Category: Reflections

  • The Liturgy of Life

    In the earliest years of my Orthodox parish, we rented a “warehouse” space. Essentially, it was a store front with warehouse storage place in the rear. It was a daunting task to stand in a bare, concrete room with heating machinery hanging from the ceiling and an overhead door gracing the back wall with the…

  • Knowing the Knowledge that Transforms

    “If only I had known…” These are, not infrequently, the words of an apology. They are also an explanation of why we are sometimes the way we are. Ignorance is, in the mind of the Fathers, a major cause of sin. Of course, if sin is understood in a legal/forensic framework, then ignorance would be…

  • The Song of All Creation

    “The world has been disenchanted.” This is a sentiment first voiced by Max Weber in 1918. Nothing since has been able to convince the world otherwise. There is, however, an increasing awareness that a disenchanted world is less than desirable. We want elves, orcs, wizards, and demons. We want magic. This is an observation that…

  • The Useless God

    The statement, “God is useless,” is, undoubtedly, sure to strike someone as an insult, not a statement of a faithful believing Christian (much less, a priest). That reaction tells me much about how we feel about the word, “useless,” rather than how we feel about God. In current American parlance, “useless,” is mostly a term…

  • Baptism and the Final Destruction of Demons

    “Final” is not a word you often hear in Christian teaching. Most Christians leave the final things until, well, the End. But this is not the language of the fathers nor of the Church. A good illustration can be found in the Orthodox service of Holy Baptism. During the blessing of the waters the priest…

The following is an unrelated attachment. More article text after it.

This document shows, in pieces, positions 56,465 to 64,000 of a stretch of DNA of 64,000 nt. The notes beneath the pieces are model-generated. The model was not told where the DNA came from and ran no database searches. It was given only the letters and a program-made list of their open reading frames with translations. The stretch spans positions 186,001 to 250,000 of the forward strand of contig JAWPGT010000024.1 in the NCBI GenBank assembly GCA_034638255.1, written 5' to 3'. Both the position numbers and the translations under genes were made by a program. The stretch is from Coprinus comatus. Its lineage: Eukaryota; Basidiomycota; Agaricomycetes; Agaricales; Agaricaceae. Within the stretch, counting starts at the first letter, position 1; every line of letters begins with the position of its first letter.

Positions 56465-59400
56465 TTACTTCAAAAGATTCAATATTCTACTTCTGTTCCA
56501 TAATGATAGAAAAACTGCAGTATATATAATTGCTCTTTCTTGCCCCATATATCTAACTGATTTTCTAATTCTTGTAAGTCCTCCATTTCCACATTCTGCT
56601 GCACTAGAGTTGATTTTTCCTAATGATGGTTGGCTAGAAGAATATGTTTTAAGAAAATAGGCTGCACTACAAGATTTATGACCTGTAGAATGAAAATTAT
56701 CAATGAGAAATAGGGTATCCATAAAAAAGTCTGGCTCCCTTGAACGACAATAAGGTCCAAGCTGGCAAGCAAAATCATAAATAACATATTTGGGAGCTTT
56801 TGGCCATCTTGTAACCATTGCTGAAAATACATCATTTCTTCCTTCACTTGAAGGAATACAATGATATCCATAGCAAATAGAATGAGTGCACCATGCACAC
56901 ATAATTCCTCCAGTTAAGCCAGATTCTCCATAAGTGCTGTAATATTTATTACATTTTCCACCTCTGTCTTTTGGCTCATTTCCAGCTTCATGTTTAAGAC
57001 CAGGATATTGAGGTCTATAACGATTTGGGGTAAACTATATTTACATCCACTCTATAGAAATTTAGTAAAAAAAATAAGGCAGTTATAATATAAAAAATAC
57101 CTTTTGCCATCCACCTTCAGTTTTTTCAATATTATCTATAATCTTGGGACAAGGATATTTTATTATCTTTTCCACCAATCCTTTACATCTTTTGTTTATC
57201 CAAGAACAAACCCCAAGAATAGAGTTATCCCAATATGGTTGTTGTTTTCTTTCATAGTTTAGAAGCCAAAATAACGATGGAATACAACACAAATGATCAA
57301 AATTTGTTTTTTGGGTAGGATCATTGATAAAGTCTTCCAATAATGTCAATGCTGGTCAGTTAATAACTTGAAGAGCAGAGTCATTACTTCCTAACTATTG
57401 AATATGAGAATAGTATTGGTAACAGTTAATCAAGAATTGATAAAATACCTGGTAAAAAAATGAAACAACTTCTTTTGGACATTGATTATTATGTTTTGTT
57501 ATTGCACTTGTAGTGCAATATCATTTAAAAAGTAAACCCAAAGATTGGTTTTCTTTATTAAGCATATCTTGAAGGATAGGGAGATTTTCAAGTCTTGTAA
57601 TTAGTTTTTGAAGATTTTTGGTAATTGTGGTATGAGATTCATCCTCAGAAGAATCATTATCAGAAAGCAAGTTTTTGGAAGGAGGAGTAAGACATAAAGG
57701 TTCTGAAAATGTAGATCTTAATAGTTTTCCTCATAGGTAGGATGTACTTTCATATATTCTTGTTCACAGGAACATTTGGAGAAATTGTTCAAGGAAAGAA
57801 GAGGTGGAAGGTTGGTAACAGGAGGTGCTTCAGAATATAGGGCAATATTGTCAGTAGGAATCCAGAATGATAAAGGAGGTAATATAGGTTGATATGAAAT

• The Apocalypse of Christmas

    Few people think of Christmas as the End of the World. We have one set of feelings and thoughts for the former and another set for the latter. Christmas, taken by itself, seems quite harmless and able to be adopted or adapted (in one way or another) by cultures at large. Indeed, some cultures adopt…

  • Moving Mountains

    I live in a beautiful part of the country – the Tennessee Valley. On one side of the valley are the Smokey Mountains, part of the Appalachian chain. On the other side of the valley are the Cumberland Mountains, ancient relics of a once great sea. The Cumberlands, true to their geological origin, were great…

  • A Day Off Versus The Day Of

    In medieval England, just prior to the Reformation, there were between 40 and 50 days of the calendar (apart from Sundays) that were feasts of the Church on which little to no work was done. Historian, Eamon Duffy, describes this: As important as fast days were feast days, in particular the festa ferianda, on which…

  • God and the Self – Dragons and The Treasuries of Grace

      Beloved, we are children of God, and it doesn’t yet appear what we shall be. But we know, that when He appears, we shall be like Him, for we shall see Him as He is. (1John 3:2) You are dead, and your life is hid in Christ in God. (Col. 3:3) Whoever seeks to…

  • Utopia, Progress, and the Kingdom of God

    Near the dawn of the modern period (1500’s), the Reformation set in motion a world of ideas. If the old world of Medieval Catholicism was to be discarded (reformed), what should take its place? The earliest answers were largely those allowed and dictated by the various political states of Europe: Lutheranism, Anglicanism, Calvinism, etc. On…


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